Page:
Although I don’t share the same need for an explanation for the ways in which nature works, being the child of an environmentalist and a biologist, I’ve been raised and instilled with a deep appreciation, respect and understanding of nature and peoples place in it that goes back for generations of explorers and scientists on both my mother and father’s side.
One thing deeply etched into my memory is being 11 years old and hearing my mother cavalierly mention during a dinner table discussion how at the rate of consumption and population growth humans are maintaining, the planet may not be livable in the matter of 60 years. That hit me like a boulder; I asked to be excused, as they moved on to the topic of a massive asteroid scheduled to possibly collide with the earth in the matter of 5 years.
Whenever I concerned myself with my mother’s work or showed distress regarding the news or something I overheard her saying to a co-worker, she would tell me that a young girl like me shouldn’t be worrying so much and to enjoy my childhood- which is possibly the least logical logic I’ve ever heard. It was easy for her to say, as someone who spent years in the rainforest and as a marine biologist, as someone who has seen the world and experienced the wildest of nature.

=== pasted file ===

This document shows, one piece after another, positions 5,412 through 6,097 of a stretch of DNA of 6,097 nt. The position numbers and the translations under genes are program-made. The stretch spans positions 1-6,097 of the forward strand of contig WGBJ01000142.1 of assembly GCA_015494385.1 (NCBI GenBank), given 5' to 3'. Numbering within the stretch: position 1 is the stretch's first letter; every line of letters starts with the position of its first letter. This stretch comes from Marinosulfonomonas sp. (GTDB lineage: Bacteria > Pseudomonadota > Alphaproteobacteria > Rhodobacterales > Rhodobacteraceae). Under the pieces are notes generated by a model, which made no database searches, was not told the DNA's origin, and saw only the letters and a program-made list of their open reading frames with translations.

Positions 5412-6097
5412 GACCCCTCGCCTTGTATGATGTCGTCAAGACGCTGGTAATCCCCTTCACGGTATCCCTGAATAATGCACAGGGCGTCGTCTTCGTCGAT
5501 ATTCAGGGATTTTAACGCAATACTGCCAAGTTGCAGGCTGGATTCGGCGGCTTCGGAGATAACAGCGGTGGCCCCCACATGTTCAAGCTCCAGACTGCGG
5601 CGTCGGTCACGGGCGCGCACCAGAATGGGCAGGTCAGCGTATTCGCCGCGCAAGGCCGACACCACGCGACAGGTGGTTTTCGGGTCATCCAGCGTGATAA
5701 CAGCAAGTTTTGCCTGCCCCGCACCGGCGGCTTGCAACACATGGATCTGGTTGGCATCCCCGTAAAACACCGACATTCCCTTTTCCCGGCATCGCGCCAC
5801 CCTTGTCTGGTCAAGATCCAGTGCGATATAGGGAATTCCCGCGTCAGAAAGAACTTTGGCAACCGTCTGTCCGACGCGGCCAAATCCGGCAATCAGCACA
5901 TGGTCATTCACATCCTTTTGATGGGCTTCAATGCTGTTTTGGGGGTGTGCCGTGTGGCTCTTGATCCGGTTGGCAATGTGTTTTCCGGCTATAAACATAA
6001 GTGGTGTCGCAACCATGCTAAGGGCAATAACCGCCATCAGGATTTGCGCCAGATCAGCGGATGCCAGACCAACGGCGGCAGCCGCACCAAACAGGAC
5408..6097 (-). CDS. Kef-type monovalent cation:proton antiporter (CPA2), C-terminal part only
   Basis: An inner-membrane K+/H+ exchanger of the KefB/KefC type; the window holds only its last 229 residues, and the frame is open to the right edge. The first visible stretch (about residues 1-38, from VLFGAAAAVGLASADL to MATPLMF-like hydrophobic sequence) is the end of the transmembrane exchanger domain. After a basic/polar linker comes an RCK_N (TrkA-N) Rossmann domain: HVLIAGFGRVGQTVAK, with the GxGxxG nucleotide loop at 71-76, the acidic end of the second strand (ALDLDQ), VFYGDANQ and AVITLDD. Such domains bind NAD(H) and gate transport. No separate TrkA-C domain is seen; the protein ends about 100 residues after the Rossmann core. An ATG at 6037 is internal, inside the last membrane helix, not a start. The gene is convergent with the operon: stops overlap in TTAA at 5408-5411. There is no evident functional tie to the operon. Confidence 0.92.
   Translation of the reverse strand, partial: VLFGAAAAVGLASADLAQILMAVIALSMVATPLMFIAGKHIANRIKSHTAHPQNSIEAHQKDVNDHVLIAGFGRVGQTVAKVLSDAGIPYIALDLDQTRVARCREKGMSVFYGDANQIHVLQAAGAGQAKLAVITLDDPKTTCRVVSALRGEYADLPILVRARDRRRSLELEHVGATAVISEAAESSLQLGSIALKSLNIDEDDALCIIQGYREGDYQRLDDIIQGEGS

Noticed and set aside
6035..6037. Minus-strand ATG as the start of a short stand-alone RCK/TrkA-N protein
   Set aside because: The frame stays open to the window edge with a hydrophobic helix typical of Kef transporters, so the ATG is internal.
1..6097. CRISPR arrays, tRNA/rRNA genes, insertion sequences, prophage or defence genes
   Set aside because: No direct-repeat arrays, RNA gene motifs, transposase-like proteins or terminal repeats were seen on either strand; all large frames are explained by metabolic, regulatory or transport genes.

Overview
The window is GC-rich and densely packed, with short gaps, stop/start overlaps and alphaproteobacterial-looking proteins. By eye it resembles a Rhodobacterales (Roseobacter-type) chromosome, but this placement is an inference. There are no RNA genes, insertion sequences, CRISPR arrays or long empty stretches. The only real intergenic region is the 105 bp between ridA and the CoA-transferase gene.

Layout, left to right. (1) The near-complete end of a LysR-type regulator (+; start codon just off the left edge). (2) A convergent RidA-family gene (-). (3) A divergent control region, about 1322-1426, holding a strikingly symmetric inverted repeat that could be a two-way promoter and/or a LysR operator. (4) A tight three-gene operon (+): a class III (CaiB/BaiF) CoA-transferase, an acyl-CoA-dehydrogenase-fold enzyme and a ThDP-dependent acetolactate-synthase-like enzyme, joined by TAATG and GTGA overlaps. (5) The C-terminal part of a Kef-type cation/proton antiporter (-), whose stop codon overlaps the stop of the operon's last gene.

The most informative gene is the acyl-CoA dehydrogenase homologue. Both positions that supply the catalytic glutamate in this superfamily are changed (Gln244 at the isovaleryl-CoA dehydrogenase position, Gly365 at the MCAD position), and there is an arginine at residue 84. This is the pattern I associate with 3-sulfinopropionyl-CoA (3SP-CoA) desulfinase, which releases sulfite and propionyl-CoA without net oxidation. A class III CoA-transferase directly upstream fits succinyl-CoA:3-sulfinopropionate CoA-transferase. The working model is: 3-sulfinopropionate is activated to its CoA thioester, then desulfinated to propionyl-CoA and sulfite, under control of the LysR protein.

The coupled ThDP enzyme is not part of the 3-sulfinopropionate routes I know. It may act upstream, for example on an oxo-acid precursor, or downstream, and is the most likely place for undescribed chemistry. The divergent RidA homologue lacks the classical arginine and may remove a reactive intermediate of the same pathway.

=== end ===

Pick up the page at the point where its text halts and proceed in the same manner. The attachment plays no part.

Many adults, though they may not realize it about themselves, have turned their cheek to the impending environmental disasters at hand. It’s not in their lifetimes or before they grow old that they will see their ambitions to explore the natural world crushed at the hands of power-hungry, stiff 60-year-old politicians, or in their lifetime that their own children might not see the change of seasons or walk through waist deep snow or see the rain forests. Why is it that the government and society is spending their time arguing over gay marriage and abortion, and even hunger and poverty, when the ground we walk on is changing, the atmosphere heating at an alarming rate, species going extinct, and when humans very existence is being threatened in a time period so small that change on a scale large enough at this point is nearly impossible?